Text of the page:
In our case, the patient was diagnosed with DJS by combining the medical history, clinical manifestations, and ancillary tests. With the development of sequencing technologies, genetic and epigenetic studies of complex diseases are becoming more common. ABCC2 variants found in DJS patients include gene deletions, missense variants, nonsense variants, and splice site variants.5 Such variants now include the c.2439+5G>A(p.?) of the ABCC2 gene found in this patient. The variant is a minor variant in the intron region. Although there is no inclusion in the following; literature in the HGMD database; the thousand genomes (1000g2015aug_ALL) database, ESP6500siv2_ALL or dbSNP147 database, bioinformatics software predicts that the variant significantly affects mRNA splicing. According to previous studies, many sequence variants are single nucleotide changes in introns or exons that do not result in amino acid changes and therefore may have no functional impact.6 The clinical significance of c.2439+5G>A(p.?) is not yet clear. Furthermore, the c.2345_2347del(p.Tyr782_Leu783delinsPhe) of the ABCC2 gene is a minor deletion insertion variant (expected to result in a deletion at amino acids 782 to 783 of the encoded protein and the Phe was inserted into the position), which was not previously reported in the HGMD database, the thousand genomes (1000g2015aug_ALL) database, the ESP6500siv2_ALL or the dbSNP147 databases. The clinical significance of c.2345_2347del (p.Tyr782_Leu783delinsPhe) cannot yet be clarified. Based on previous research results, the authors hypothesized that such small deletion insertion variants may result in apical localization of ABCC2 proteins that are either not functionally active or cause a lack of maturation and impaired sorting of ABCC2 proteins.6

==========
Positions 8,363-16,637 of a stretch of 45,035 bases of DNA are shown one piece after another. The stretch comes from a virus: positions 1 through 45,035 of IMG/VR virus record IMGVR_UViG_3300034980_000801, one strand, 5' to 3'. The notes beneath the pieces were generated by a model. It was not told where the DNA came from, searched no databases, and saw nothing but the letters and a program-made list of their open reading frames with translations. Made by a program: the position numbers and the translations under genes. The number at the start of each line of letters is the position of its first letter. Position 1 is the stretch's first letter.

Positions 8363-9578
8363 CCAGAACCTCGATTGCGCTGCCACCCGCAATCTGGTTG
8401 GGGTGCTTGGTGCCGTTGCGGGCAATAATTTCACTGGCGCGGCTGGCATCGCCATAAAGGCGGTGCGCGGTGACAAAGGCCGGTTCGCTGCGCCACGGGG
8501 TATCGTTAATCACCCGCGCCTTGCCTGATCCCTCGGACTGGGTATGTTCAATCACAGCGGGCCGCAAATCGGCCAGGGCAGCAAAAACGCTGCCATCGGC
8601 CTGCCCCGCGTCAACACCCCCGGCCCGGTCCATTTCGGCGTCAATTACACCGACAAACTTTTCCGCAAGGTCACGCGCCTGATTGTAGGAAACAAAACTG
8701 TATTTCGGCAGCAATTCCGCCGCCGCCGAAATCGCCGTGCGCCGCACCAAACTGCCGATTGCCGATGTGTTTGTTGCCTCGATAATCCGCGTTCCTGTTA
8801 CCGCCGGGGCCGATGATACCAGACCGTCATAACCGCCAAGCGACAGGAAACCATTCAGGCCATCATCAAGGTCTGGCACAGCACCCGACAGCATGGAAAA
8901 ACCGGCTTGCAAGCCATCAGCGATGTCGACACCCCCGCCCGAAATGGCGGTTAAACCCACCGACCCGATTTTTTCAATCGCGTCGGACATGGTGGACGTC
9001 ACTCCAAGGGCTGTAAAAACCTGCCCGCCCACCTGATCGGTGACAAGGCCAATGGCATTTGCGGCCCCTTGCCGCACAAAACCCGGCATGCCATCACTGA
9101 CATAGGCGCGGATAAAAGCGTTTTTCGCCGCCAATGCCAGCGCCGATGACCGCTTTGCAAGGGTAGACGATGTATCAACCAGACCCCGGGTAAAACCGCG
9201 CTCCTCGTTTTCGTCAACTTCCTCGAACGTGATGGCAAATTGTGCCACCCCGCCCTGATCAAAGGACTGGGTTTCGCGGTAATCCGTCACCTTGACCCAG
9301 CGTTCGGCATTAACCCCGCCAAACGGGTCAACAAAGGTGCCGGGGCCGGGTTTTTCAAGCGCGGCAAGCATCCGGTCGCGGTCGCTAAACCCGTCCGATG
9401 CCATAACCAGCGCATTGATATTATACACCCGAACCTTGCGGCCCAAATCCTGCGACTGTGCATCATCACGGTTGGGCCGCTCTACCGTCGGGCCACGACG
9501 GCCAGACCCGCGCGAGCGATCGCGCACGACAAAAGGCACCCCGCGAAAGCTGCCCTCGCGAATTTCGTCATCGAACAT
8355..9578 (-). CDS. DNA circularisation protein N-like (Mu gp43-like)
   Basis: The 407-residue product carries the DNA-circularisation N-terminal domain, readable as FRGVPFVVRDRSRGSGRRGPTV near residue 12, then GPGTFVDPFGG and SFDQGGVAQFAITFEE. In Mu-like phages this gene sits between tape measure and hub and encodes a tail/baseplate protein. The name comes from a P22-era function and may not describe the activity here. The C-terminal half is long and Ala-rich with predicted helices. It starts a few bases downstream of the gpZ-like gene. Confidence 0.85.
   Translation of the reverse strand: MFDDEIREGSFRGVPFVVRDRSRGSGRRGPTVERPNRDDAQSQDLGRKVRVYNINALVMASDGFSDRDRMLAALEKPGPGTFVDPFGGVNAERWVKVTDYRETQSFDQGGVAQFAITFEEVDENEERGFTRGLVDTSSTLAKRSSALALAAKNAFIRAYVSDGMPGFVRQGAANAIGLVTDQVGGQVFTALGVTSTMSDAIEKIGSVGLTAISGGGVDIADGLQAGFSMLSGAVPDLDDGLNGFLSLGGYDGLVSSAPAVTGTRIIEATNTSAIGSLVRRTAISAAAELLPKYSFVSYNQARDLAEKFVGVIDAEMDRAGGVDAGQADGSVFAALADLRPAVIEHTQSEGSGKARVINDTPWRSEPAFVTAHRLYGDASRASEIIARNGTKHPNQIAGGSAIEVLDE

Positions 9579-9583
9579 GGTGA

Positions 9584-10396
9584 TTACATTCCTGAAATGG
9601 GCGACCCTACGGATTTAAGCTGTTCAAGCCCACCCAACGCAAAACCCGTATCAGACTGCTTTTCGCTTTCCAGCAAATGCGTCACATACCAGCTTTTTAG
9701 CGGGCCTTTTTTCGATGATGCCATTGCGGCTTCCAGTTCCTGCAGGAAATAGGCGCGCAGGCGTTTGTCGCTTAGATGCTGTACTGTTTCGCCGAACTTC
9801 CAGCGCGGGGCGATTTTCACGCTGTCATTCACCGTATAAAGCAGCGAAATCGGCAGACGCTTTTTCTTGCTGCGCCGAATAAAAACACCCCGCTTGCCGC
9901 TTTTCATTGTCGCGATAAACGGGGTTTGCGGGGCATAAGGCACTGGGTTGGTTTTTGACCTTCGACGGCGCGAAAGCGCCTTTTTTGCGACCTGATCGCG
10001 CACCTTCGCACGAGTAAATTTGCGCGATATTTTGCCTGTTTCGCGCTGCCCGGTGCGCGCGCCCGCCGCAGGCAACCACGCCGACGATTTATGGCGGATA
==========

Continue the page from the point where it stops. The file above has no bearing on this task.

Lina Wu et al. found at least one nonsynonymous variant in the ABCC2 gene in all Chinese DJS patients.7 The variants that have been identified are all heterozygous, with only two cases having complex heterozygous variants, suggesting the involvement of other clinically relevant ABCC2 variants. Two novel pure heterozygous variants have been identified abroad, c.1013_1014delTG and 974C->G, located in the eighth exon of the ABCC2 gene, but relatively few genetic analyses of DJS cases have been performed in China.6,810 In the present report, the variants in the patient were confirmed by gene sequencing to be c.2439+5G>A(p.?) and c.2345_2347del (p.Tyr782_Leu783delinsPhe) that belonged to heterozygous variants and were identified as variants of undetermined significance. DJS cases carrying c.2345_2347del(p.Tyr782_Leu783delinsPhe) and c.2439+5G>A(p.?) of the ABCC2 gene, as well as other variants of undetermined significance may be associated with additional ABCC2 variants in hereditary or metabolic liver disease. Reporting novel variants of the ABCC2 gene variant in DJS could help reduce the rate of under- and misdiagnosis of the disease. Evaluation of rare, potentially ABCC2 variants could contribute to genetic studies of DJS.